May I ask you to complete a difficult task? Please take a second and recall a recent experience in which you received exceptional customer service.
Tough as that task may be, I’m sure we can all recall at least one time when we, the customer, felt like we were exceptionally well served. And I’m willing to bet that many of our experiences share two common features:
- Our friendly customer service agent fulfilled our main request
- But our friendly customer service agent went beyond our main request by trying to understand our underlying needs and how to satisfy them even better
An example: I once asked a Verizon customer service representative whether she could extend a promotional period on my phone bill. “Why yes,” she said, and did so. “But let me also check something,” she added, apparently surmising that I wanted to cut costs. “Based on your typical usage, I have plan that meets your needs and costs even less. Better yet, it’ll never expire. What do you think?” Obviously, I considered that a great idea.
Now, I know what you’re thinking: if Verizon was full of such employees, the company would probably go out of business. And you’re right. Nevertheless, from the customer’s perspective, this was exceptionally good service—and not just because she saved me a bunch of money. It was exceptionally good service because she cared enough to understand what was important to me, then attempt to fulfill it even better.
If you are in customer service—if you in any way serve a customer—this is a strategy that can make life negotiable. Try to not only do what the customer is asking. Try to understand why they are asking for it, then ask yourself how you can meet that need even better. This is kind of the inverse of a previous post when I advised you, as the customer, to try and understand what’s motivating a stubborn customer service representative. As the customer, that can be the only way to get things done. As the customer service representative, it’s the way to go above and beyond.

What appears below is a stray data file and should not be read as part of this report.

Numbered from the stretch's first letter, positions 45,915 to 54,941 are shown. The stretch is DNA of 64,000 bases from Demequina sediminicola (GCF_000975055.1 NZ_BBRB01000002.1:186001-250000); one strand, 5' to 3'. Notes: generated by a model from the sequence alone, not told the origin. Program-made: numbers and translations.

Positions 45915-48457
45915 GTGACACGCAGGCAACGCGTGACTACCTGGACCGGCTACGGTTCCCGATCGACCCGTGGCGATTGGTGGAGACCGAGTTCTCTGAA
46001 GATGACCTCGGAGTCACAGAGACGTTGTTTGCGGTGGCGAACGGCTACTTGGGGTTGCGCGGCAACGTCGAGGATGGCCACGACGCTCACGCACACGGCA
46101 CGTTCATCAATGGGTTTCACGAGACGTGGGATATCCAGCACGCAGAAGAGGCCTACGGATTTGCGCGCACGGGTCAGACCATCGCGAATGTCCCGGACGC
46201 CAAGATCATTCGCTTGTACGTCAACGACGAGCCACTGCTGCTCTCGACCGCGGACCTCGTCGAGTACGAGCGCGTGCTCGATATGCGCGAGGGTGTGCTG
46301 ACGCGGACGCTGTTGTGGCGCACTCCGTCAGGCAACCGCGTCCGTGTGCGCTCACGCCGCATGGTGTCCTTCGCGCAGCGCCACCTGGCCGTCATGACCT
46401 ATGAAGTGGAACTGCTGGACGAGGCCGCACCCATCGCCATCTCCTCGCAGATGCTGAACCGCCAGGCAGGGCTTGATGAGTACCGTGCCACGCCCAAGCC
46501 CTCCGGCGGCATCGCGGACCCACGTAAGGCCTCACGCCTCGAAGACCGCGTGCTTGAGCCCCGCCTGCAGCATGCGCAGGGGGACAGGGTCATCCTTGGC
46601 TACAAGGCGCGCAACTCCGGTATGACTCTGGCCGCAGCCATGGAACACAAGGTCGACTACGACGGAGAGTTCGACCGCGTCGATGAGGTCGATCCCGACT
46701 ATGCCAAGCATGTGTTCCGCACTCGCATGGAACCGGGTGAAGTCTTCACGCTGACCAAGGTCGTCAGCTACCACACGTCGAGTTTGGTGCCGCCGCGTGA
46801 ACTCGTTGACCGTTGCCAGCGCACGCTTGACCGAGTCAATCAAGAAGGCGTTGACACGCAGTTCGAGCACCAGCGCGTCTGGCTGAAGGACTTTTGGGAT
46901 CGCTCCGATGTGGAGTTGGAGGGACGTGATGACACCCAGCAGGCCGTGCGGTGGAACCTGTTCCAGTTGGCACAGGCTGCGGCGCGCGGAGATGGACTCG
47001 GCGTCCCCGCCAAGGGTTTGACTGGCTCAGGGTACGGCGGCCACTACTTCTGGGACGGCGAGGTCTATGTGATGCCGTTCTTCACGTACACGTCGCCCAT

Now, I still know what you’re thinking. Many customer service agents are incentivized to concede as little as possible to demanding customers. If you, as customer service representative, went above and beyond on every request, wouldn’t you probably get fired? If all such requests were about money, maybe so. But anyone in customer service can tell you that customers have many needs, only one of which is money. Indeed, many customers, having received exceptionally crummy service in the past, simply need to vent. If you, as customer service representative, can understand that motive and satisfy it by simply expressing some empathy, you’ve satisfied the underlying need and thereby provided exceptional customer service.
But I still know what you’re thinking! As a customer service representative, won’t the customer get mad if you do anything other than exactly what they’re asking? Well, if you ignore what they’re asking and do something completely different, then probably so. But if you do what they’re asking for and then do something extra—well, it’s hard to imagine anger over a bonus.
So here’s the bottom line: When serving a customer, it’s helpful to ascertain not just what they want but why they want it. By doing that, customer service representatives can go above and beyond basic expectations and make some small portion of their lives more negotiable—not to mention their customers’.